Peterson, the Chair of the Agriculture Committee, has always framed himself as someone independent from the party line. In the 116th Congress, he’s voted against a majority of House Democrats about 15.2 percent of the time, according to ProPublica. Peterson was the sole Democrat to vote along with Republicans and against the reathorization of the Violence Against Women Act, saying he didn’t agree with the language included on firearms. He also voted against an amendment that aimed to block a ban on transgender military service members.
In Washington, Republicans have pointed to Peterson selling his longtime D.C. condominium as evidence that he doesn’t plan to stay in office much longer. But in an interview with Politico, Peterson said the reasons were essentially two-fold: He wanted money to expand his farm in Minnesota and he was getting tired of living near “The Wharf,” a rapidly gentrifying neighborhood in Southwest Washington.
“It’s too many people,” he told Politico. “That’s the main reason I got out of there. You can’t drive, you can’t park, you can’t go to the grocery store. There’s lines. It’s all these millennials.”
Peterson hasn’t made a decision yet on if he intends to run again, but he’s certainly moving forward as usual: showing up at events and attending parades in the district. And if Peterson does decide to run, he has allies: the sugar beet industry, which he’s long supported, intends to spend heavily via a super PAC to re-elect him.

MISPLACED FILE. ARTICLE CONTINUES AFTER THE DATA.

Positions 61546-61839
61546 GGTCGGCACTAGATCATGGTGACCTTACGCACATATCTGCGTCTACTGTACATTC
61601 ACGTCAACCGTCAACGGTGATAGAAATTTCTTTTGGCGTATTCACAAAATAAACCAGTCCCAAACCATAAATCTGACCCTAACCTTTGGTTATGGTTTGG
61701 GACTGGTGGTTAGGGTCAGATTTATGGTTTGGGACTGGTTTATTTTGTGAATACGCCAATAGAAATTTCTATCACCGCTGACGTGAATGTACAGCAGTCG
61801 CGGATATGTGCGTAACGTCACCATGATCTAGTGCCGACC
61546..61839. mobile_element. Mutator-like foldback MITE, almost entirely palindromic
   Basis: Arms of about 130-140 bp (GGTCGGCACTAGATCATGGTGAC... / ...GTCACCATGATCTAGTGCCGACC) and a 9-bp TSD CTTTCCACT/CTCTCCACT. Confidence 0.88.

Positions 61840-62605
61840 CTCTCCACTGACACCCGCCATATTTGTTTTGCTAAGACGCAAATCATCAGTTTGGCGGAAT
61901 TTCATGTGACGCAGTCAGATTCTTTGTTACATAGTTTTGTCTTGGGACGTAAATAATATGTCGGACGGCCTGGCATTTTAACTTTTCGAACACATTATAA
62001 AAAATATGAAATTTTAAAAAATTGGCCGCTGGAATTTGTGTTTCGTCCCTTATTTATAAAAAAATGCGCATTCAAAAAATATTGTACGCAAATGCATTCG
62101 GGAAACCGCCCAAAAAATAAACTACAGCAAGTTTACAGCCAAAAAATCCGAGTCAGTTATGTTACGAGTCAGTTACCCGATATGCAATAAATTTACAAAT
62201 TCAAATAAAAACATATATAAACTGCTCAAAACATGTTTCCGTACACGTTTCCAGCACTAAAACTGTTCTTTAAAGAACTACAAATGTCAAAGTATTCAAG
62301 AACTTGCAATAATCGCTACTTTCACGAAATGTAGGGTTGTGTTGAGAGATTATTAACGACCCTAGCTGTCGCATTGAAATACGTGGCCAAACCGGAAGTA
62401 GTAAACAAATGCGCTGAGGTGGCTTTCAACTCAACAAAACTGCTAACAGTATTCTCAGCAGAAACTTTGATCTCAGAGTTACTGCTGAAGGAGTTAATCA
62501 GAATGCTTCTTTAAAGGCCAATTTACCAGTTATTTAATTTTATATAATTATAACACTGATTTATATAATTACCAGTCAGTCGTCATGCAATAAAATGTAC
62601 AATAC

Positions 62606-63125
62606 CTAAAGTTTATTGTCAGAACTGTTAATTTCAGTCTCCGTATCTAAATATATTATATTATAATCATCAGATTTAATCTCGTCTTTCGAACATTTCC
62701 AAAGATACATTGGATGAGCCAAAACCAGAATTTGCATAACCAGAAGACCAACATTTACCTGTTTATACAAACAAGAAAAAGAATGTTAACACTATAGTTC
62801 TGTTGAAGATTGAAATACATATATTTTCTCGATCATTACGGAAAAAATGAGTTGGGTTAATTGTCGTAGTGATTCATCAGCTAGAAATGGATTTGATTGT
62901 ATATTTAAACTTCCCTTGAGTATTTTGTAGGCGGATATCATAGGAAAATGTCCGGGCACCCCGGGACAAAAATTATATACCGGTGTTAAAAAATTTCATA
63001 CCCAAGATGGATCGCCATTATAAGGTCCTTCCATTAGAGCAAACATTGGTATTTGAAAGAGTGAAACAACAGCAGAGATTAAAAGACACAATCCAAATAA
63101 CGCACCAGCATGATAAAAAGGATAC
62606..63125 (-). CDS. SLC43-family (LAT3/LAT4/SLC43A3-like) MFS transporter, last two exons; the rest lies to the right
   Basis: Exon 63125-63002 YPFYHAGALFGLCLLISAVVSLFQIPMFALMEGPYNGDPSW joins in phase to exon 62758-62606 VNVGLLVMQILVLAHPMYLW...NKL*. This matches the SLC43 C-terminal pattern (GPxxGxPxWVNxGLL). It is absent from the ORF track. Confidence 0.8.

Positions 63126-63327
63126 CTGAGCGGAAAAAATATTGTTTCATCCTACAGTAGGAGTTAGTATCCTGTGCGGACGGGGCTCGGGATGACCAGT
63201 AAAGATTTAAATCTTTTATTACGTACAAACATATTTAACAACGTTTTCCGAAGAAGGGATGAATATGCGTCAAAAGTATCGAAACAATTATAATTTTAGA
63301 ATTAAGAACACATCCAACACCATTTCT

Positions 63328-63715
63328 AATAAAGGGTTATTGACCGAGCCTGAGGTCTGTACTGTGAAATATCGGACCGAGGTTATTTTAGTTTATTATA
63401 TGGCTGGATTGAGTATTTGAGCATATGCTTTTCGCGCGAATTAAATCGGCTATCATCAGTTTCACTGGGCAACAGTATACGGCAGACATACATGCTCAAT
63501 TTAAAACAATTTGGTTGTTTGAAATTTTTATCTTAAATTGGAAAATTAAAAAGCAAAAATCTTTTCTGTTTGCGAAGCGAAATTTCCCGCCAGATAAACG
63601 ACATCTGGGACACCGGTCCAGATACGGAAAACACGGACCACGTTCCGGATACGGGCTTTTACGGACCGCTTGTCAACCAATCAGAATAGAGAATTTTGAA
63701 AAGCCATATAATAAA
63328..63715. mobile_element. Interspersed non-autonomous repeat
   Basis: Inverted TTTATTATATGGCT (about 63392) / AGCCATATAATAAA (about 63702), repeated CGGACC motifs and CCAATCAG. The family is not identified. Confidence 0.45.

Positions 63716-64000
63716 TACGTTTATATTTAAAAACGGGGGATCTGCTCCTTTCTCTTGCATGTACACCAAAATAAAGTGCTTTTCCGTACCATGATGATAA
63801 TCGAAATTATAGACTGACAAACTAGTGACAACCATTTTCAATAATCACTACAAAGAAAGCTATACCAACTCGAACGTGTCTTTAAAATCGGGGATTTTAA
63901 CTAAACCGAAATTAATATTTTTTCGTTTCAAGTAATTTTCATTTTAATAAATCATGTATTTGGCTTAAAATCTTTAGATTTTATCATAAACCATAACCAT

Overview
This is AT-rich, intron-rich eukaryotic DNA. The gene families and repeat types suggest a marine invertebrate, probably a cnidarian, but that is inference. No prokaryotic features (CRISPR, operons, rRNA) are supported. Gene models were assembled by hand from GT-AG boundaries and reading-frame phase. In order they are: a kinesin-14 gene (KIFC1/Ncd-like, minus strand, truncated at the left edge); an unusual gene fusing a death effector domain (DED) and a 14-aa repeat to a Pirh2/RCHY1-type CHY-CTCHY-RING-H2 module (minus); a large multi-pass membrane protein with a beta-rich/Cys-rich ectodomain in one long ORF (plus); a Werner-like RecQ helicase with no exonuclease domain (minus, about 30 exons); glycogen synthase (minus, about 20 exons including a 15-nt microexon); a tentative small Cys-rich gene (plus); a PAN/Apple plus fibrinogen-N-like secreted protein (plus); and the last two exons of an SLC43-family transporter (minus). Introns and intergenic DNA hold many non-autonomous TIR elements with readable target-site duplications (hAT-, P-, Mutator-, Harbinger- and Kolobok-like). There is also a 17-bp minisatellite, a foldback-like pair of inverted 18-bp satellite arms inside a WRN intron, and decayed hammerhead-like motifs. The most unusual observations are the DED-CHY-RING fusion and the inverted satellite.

When asked about the Republican primary, Peterson recused himself from commenting and said he’d wade in when it’s clear who his challenger would actually be.
“Right now, the five Republicans who have announced their run for Congress in the 7th District are running against each other for their party’s nomination, not against me, so I’ll let their party insiders sort that out before I need to pay attention,” Peterson said.
“As for those who want to make their voices heard at my office, I welcome all constituents who want to call, email or stop by to share their opinions.”
Hughes, who believes media outlets haven’t given him a fair amount of coverage (he has only one mention in the Politico story), said that after winning the nomination twice, the burden isn’t on him to prove himself. It’s on the other challengers.
“It’s my race. I had eighty-one percent of the delegates last time. A lot of them are still with me and the burden is on her and the three other Republicans,” Hughes said.
“The onus is on them. And I’m the front runner no matter what.”